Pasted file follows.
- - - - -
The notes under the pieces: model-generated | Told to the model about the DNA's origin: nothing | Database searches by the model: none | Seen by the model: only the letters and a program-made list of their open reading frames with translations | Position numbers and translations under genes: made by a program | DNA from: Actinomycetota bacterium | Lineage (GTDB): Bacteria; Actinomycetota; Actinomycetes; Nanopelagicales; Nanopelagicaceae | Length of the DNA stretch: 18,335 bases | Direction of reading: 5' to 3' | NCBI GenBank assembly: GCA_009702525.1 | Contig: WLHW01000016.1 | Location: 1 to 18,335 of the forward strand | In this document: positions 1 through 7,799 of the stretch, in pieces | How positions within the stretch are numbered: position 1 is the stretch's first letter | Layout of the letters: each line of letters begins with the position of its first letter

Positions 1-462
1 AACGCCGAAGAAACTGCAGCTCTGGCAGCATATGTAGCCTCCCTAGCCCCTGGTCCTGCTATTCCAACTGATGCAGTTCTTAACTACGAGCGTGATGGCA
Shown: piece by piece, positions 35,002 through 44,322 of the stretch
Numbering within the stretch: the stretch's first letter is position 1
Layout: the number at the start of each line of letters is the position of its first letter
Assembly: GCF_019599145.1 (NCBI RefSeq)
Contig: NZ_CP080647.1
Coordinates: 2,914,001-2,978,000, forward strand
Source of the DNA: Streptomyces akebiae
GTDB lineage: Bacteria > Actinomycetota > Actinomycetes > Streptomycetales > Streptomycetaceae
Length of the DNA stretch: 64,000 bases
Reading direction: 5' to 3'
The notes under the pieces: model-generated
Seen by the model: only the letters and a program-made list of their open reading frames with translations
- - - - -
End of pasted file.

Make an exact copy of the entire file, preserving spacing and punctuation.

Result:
The notes under the pieces: model-generated | Told to the model about the DNA's origin: nothing | Database searches by the model: none | Seen by the model: only the letters and a program-made list of their open reading frames with translations | Position numbers and translations under genes: made by a program | DNA from: Actinomycetota bacterium | Lineage (GTDB): Bacteria; Actinomycetota; Actinomycetes; Nanopelagicales; Nanopelagicaceae | Length of the DNA stretch: 18,335 bases | Direction of reading: 5' to 3' | NCBI GenBank assembly: GCA_009702525.1 | Contig: WLHW01000016.1 | Location: 1 to 18,335 of the forward strand | In this document: positions 1 through 7,799 of the stretch, in pieces | How positions within the stretch are numbered: position 1 is the stretch's first letter | Layout of the letters: each line of letters begins with the position of its first letter

Positions 1-462
1 AACGCCGAAGAAACTGCAGCTCTGGCAGCATATGTAGCCTCCCTAGCCCCTGGTCCTGCTATTCCAACTGATGCAGTTCTTAACTACGAGCGTGATGGCA
Shown: piece by piece, positions 35,002 through 44,322 of the stretch
Numbering within the stretch: the stretch's first letter is position 1
Layout: the number at the start of each line of letters is the position of its first letter
Assembly: GCF_019599145.1 (NCBI RefSeq)
Contig: NZ_CP080647.1
Coordinates: 2,914,001-2,978,000, forward strand
Source of the DNA: Streptomyces akebiae
GTDB lineage: Bacteria > Actinomycetota > Actinomycetes > Streptomycetales > Streptomycetaceae
Length of the DNA stretch: 64,000 bases
Reading direction: 5' to 3'
The notes under the pieces: model-generated
Seen by the model: only the letters and a program-made list of their open reading frames with translations